As with the best farces, the language, smut, and misunderstandings start to flow and surreally segue fast, such as talking about the “rough ass play” that the president may like and the “right hand” Harriet is to him, “but not for that activity,” she insists. The set revolves to reveal offices, press room lectern, and ladies’ room; the characters disappearing into unseen corridors. The pacing of the revolving setting can give POTUS, directed by Susan Stroman, a sitcom-y or bitty, sketch comedy feel; the longer scenes, and the bigger set-ups for the laughs, work better on stage.

Soon, the wild and wacky situations start piling on each other in the best, most excruciating ways; can Dusty (who can’t stop puking her lividly blue slushy), be kept hidden, and if she can’t be hidden, can her sexual prowess when it comes to oral sex be used to full advantage? Bernadette has some iffy drugs with her, which Stephanie takes, giving Dratch the opportunity to act spaced and crazy to the general delight of the audience; will wild Bernadette rekindle her relationship with buttoned-up Jean?

I’ve launched free lunch programs in 6000 public schools but all Twitter can twat about are the stilettos I wore to one homeless shelter.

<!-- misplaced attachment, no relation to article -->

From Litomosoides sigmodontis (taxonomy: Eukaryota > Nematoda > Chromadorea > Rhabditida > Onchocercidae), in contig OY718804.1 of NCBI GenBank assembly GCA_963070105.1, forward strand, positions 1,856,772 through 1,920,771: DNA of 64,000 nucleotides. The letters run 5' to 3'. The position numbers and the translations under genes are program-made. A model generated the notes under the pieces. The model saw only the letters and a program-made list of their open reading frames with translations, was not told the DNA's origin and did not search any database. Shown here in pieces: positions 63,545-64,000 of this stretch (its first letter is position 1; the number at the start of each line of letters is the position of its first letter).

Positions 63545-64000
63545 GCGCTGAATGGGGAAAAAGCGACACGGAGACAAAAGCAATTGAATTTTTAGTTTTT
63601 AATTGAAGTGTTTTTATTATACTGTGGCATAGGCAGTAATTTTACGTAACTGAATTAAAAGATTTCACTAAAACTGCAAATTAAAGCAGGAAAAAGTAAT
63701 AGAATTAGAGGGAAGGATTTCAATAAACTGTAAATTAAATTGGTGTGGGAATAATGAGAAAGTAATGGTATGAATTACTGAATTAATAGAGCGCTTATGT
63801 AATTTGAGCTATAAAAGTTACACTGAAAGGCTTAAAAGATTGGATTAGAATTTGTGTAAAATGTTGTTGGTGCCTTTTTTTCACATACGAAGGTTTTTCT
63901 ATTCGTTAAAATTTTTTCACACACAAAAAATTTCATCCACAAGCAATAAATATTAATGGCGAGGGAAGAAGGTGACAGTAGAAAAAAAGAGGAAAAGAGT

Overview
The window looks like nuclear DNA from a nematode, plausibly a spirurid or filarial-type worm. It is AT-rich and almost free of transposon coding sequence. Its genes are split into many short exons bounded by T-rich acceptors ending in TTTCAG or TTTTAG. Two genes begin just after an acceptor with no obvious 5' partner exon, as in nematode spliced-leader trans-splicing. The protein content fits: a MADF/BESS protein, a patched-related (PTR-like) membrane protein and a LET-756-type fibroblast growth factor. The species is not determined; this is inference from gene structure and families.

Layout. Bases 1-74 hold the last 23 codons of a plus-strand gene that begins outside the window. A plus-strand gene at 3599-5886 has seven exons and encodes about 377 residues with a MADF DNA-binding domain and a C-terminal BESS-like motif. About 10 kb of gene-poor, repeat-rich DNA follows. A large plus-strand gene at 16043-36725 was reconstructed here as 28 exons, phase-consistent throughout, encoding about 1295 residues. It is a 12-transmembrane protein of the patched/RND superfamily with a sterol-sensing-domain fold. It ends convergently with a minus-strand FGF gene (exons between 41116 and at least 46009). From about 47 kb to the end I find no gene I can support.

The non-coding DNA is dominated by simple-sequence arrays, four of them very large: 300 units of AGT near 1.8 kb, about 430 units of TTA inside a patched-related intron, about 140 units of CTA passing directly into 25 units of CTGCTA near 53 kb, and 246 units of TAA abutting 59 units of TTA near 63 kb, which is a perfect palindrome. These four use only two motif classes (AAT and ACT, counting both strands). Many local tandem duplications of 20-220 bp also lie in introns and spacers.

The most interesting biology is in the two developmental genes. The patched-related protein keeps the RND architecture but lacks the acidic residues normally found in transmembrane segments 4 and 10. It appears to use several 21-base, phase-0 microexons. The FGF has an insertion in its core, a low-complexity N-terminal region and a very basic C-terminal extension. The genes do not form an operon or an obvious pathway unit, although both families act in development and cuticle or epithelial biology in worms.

Margaret in ‘POTUS’

The stage becomes a cauldron of merry chaos, leading up to a thuddingly silly act one cliffhanger. Act two treads water somewhat, as all the energy of will-x-discover-y and demented set-ups of the first act start to leak away into a general mélange of procedural silliness. This second half loses the zany drive of the first. Dratch and her expressions and physical comedy can make anything funny, but it is a waste of her talents to keep her as high as a kite for as long as the play does.

The second act also leans into the play’s more sober messaging. Why are these women dedicating their professional and personal lives to this man’s presidency, when their brilliance, singularly and collectively, outshines his? The twists and turns will go unspoiled here, but the joke of Margaret wearing the ugly shoes she does is also a telling indictment of sexism: “I’ve launched free lunch programs in 6,000 public schools but all Twitter can twat about are the stilettos I wore to one homeless shelter.”

Although done to maximum hilarity, each of the women contributes to saving the day in POTUS (Hough has some particularly sharp one-liners to ensure her character is not dismissed lightly). Fillinger not only shows the carnival of ingenuity that brings the women together, but also the inevitable punishment for brilliance that women face. It is Harriet left on the stage at the end of the play (although stay after the final lines for a fun singalong). Keep an eye on White’s expression. It tells you that beneath the farce, POTUS has an important coda to impart about how successful women are routinely undervalued and devalued, which is no laughing matter. The women’s collective looks out to the audience, and the play’s final words, say it all.